Once back in Liverpool, Ade boards a triple masted topsail schooner, the Kathleen and May in which has reported on. Tall ships like these made transatlantic journeys during 1800s.

Ade joins Scouser, Hughie Jones at sea to learn about how shanties or working songs were sung on the old boats that sailed out of Liverpool.

To learn more about what's happening off the north-west coast today Ade travels out eleven miles to sea where they're in the middle of building one of the largest wind farms in the world, Gwynt Y Mor.

The new wind-powered electricity generating facility is serviced by support vessels from Mostyn and offshore of Rhyl is the wind-farm's very own floating accommodation vessel, the Wind Solution.

For the last two years hundreds of people have been involved in preparing for one hundred and sixty wind turbines to be installed. Ade joins the men and women working on the wind farm overnight to get a rare insight into what it's like to work and live at sea.


Published in Maritime TV
This is the third 'Arthur's Day', brewed up as a marketers dream to celebrate the world famous black stuff, which was founded over 250 years ago. Though with the passing of generations, how many can still recall their Liffey barges and the final Guinness ships that sailed away in 1993, that of  The Lady Patricia and Miranda Guinness, writes Jehan Ashmore.
They moored at the closest city-centre berth available, on Sir John Rogersons Quay right next to the Matt Talbot Memorial Bridge. The ships sailed to Runcorn (sometimes Salford Docks) on the Manchester Ship Canal. In the past Liverpool was the main terminal for shipping Guinness across the Irish Sea.

The Lady Patricia represented the last of the more traditional Guinness vessels, though her predecessors The Lady Grania and The Lady Gwendolen differred in that they had split superstructures with the bridge admidships and accommodation quarters placed aft. Whereas The Lady Patricia had her superstructure positioned well aft.

In addition she was the last to carry a 'Lady' prefix name. She was named after the daughter of Lord Iveagh, Rupert Guinness, when entering service in 1962 from the yard of Charles Hill & Sons, Bristol. Her entry allowed the Guinness to be eventually replaced when she went to be scrapped at Faslane the following year.

Two deck-mounted granes that were used to hoist silver cylinders containing the beer where removed in 1973 from The Lady Patricia when she was converted into the world's first beer-tanker. The new method no longer required the cumbersome and time-consuming process of loading barrels from trucks. Instead trucks fitted with tanks transferred the liquid-cargo through pipes which involved pumped some 205,000 gallons or 1.87 million pints on board.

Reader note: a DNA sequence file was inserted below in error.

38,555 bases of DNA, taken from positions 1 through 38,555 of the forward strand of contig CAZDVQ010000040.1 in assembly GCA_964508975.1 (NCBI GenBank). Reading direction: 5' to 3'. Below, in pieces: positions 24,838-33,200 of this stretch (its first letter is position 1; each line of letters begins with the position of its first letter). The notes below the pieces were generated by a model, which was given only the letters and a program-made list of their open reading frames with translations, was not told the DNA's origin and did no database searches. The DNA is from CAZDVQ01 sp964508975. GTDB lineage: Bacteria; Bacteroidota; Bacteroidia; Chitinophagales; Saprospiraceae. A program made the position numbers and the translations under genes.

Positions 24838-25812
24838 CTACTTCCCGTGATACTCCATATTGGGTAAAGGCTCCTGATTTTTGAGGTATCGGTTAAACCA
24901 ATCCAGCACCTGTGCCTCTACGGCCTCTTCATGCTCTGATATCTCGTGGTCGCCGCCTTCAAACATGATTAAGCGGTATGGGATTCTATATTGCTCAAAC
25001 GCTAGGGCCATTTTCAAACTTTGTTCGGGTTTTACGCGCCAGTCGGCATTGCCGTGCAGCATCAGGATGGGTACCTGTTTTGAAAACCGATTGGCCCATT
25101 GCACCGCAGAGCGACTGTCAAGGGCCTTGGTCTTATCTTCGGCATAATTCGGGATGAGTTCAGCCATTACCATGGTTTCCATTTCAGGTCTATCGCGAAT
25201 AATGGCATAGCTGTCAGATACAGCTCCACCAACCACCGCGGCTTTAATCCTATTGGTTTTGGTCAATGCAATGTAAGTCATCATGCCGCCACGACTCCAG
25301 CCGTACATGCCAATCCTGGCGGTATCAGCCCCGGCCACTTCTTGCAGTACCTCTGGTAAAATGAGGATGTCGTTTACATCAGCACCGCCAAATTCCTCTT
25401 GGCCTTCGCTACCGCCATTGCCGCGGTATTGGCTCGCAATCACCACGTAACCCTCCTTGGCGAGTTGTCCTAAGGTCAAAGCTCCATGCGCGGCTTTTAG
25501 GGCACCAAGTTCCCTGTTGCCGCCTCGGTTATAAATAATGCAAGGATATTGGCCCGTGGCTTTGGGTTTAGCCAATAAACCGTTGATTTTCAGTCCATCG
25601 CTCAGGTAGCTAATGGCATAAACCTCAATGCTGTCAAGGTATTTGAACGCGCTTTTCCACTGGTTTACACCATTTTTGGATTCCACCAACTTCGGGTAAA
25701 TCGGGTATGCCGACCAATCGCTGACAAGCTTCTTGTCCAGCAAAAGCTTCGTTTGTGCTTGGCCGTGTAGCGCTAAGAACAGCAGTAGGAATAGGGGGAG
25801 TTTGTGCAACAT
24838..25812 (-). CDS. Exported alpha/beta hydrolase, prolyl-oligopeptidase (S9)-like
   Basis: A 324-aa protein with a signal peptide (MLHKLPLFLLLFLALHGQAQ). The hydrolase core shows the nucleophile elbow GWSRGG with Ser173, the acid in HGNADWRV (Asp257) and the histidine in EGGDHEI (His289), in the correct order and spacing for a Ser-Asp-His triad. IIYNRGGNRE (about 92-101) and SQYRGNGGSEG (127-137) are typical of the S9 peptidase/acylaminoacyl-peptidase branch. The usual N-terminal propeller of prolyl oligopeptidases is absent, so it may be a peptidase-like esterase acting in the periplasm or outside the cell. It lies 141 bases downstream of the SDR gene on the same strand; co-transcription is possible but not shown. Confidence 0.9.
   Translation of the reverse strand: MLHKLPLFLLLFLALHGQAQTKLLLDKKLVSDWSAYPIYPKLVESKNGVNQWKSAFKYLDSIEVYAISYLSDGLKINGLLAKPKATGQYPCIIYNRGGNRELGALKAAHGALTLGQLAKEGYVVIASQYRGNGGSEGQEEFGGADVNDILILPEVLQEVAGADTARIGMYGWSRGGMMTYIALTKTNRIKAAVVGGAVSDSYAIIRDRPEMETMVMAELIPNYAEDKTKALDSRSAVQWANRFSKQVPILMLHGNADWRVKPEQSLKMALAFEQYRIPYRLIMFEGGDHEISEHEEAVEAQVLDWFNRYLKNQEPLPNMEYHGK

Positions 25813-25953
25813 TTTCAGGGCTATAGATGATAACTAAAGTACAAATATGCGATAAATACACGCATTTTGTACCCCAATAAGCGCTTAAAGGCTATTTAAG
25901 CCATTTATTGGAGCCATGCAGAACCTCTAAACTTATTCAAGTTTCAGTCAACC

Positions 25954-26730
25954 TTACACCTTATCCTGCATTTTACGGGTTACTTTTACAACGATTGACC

Unlike The Lady Patricia which was converted for tanker operations, the Miranda Guinness became the world's first custom-built beer-tanker when launched in 1976 from the Albion Shipyard also in Bristol. She also represented the last vessel to be launched (see PHOTO) there, after 156 years of shipbuilding.

Miranda Guinness was named by the Countess of Iveagh, after whom she was named. The newbuild replaced both The Lady Grania and The Lady Gwendolen which were sold. Since their launch The Lady Patricia and Miranda Guinness were registered in Liverpool until 1987 when the port of registry became Dublin. This arose following a change in the vessels management to Irish Marine Services Ltd, which was made up of former Irish Shipping Ltd management.

This arrangement only lasted to 1993 when Guinness discontinued the world's only beer-tanker shipping operation on the route linking Ireland and Britain. The process had allowed millions of pints to be served through the use of conveying the 'black-stuff' on board the dedicated beer-tankers or should that be those stout ships! Of the two vessels, the Miranda Guinness was the last to depart Dublin Port.

The ships were sold for scrapping on Merseyside and replaced in the form of 20-foot transportable tank trailers towed by trucks using Irish Sea ferry routes. Each of the silver tankers holds 10,000 gallons which is equivilant to 80,000 pints. It would take someone drinking 10 pints a day 22 years to drink it! Now that would be another challenge for the famous Guinness Book of Records!

In addition as we approach 17:59hrs, reflecting the 1759 date of the lease signing by Arthur Guinness, perhaps that minute could also be used to reflect a unique era in Irish brewing transportation methods and shipping history. By the way, Cheers to Arthur!

Published in Ports & Shipping